The multi-dimensional explosion of data has almost overwhelmed today’s systems and has pushed the limits of computation and imagination. It is important that you have all the data, and if something is missing either procure it externally or set-up systems to create that data internally or do both for long-term gains. Once this data beast has been tamed, the focus should be on correct and consistent use of data through a single source of truth. All functions should use this source for all decisions.

Post data comes the key performance indicators (KPIs) and measurement framework. All functions have to be aligned on the KPIs – their definitions and the way they are calculated – to ensure that the business outcomes can be measured consistently. Once common and consistent KPIs are cemented, the measurement framework should be capable of viewing results in real time and concerned only with KPIs that lead to action (no trivial KPIs). The framework should be more like cockpits used to measure and drive business rather than dashboards that measure a specific metric or a group of functional metrics.

Inquisitive and deep-dive analysis should be done in an agile fashion by each function and intermediate results reported and discussed in each cross-functional meeting. The end outcome should incorporate both macro insights for understanding the overall strategy and micro insights to ensure short-term actionability, consumption and validation. The focus of learning should be on rapid iterations and quick experimentation. Similarly, any product development should happen in small and quick cycles and built in incremental fashion rather than long cycles.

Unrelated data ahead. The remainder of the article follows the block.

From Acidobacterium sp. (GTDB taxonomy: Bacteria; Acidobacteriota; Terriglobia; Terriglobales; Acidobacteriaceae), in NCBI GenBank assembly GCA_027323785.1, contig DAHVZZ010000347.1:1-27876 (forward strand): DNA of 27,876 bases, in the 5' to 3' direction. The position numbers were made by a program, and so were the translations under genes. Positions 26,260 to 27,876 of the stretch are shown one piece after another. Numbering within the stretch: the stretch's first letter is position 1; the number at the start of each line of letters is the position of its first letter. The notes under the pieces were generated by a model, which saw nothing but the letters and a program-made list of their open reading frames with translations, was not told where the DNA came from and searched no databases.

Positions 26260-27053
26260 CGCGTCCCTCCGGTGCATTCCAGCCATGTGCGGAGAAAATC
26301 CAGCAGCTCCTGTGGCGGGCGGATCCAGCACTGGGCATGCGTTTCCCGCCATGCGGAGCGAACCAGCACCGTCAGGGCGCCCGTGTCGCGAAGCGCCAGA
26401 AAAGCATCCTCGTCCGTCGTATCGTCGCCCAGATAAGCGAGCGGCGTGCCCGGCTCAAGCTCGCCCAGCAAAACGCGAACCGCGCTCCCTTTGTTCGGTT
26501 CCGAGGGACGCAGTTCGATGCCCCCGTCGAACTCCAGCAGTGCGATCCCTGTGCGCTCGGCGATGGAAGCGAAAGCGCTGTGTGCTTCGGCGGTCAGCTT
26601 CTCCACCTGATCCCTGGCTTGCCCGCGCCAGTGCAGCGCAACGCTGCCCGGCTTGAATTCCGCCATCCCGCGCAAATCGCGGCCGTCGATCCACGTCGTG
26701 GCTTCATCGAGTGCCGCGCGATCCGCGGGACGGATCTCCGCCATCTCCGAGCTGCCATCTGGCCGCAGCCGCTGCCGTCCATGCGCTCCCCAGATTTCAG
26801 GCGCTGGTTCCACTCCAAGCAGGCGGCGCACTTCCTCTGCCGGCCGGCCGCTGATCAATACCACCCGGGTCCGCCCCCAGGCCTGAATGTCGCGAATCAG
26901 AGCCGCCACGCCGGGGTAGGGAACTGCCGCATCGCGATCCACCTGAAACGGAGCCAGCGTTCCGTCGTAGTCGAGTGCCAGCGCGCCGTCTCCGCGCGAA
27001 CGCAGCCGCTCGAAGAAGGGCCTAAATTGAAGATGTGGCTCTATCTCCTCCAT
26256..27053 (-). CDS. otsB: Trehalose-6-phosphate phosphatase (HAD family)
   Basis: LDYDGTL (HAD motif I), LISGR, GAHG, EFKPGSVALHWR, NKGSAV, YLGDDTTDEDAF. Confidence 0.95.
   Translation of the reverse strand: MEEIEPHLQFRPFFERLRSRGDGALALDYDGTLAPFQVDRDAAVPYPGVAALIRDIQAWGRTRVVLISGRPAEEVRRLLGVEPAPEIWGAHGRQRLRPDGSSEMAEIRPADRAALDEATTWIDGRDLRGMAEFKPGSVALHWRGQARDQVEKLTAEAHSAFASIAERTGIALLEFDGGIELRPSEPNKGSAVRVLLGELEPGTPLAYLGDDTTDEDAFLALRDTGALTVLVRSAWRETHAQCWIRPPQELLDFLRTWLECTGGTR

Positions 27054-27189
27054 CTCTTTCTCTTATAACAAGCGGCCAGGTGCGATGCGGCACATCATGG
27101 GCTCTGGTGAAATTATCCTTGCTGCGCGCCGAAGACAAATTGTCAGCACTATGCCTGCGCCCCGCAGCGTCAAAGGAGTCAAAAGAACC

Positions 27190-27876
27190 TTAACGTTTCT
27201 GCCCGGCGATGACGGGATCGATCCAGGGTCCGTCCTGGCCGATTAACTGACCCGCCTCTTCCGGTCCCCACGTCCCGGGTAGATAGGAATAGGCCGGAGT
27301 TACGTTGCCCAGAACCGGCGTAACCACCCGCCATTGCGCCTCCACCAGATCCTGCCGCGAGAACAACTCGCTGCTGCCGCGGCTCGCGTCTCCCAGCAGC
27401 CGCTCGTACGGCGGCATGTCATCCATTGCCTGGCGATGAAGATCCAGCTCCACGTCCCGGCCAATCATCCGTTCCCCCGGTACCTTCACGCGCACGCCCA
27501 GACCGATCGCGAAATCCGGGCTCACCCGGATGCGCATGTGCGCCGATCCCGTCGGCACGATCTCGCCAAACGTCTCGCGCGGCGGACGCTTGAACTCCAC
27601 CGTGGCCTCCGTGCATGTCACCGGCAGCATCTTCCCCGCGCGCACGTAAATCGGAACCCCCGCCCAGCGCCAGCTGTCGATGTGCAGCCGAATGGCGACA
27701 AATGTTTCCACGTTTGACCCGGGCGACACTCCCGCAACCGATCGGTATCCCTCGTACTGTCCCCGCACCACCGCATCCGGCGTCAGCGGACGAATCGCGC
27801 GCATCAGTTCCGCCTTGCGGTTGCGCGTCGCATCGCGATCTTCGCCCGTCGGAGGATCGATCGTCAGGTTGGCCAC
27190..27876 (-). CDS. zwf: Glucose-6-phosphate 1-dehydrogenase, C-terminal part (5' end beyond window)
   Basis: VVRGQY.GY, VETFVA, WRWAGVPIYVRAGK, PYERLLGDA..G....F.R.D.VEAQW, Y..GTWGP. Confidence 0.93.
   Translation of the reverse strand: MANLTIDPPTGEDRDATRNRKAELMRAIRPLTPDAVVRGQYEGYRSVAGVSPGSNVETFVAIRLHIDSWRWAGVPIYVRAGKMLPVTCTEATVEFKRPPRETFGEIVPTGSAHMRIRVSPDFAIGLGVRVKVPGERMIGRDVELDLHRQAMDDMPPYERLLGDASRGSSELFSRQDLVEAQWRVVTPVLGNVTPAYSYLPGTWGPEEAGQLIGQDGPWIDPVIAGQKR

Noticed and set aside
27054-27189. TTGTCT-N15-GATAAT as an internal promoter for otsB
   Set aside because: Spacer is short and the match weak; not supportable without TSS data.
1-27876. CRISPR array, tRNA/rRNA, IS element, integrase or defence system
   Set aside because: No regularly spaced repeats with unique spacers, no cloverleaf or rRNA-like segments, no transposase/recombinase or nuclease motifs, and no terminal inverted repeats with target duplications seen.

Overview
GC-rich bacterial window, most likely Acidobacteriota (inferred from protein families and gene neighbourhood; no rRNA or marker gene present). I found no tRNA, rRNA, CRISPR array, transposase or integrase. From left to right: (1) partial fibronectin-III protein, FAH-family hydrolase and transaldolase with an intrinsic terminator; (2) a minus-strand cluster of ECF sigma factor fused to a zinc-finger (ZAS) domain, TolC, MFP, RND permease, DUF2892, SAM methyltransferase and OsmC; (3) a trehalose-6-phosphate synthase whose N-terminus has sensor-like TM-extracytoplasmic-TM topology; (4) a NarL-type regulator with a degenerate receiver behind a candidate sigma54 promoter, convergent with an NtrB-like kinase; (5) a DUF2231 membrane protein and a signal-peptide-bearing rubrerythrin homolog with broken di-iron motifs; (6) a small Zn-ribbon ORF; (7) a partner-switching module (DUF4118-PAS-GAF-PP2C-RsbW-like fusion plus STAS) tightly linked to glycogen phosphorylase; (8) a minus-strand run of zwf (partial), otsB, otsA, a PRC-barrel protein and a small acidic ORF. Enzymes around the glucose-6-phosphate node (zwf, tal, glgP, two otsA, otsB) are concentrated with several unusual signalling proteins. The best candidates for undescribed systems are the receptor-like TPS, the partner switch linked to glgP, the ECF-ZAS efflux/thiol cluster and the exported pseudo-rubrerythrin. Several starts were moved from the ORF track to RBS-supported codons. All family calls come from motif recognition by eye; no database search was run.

4. Close the loop

Teams need to ensure accountability with each other. All action items should be discussed (material pre-circulated so that only objections, clarifications and next steps discussions occur rather than the long monotonous presentation of the output) and functional leads should be responsible for the outcome of their experiments (especially if they are very different from hypothesized results). It is important to understand that a non-performing function can be penalized by reducing budgets, but this also leads to a function not being performed well.

Once the results are vetted, the focus should be on consumption and ensuing discussions should include questions such as: What does the rollout mean for different functions? How can the negative side effect be minimized? Are there synergies with any other initiative in a different function?

Once the team is onboard then a clear roadmap with milestones, risks and contingencies should be created for implementation. Another key aspect is to incorporate learning (especially from failed experiments) into the next cycle of decision-making. Making mistakes is OK but repeating mistakes is expensive.

Final Thoughts

To set up your cross-functional team for success, ensure presence of decision-makers, ruthlessly drive accountability, understand customers and be aligned to the organizational mission and vision. In addition, use all the data, use it consistently, judiciously and create actionable measures and outcomes. Finally, perform quick iterations and experiments, understand downstream dependencies on all functions and idolize past learning.

Rishi Padhi is director of vertical marketing initiatives for eBay North America. He has more than 15 years of experience in CPG, e-commerce and strategy and holds an MBA from the Kellogg School of Management, Northwestern University.

Ankur Uttam is a senior engagement manager and client partner at Mu Sigma. He has more than 10 years of industry experience in products and services companies solving a wide range of problems and holds an MBA from IIM Bangalore.

Achal Asawa is a senior associate at Mu Sigma. He has more than three years of management and analytics consulting experience in e-commerce, retail and managed services. He holds a master’s degree in technology management from the University of Illinois, Urbana-Champaign.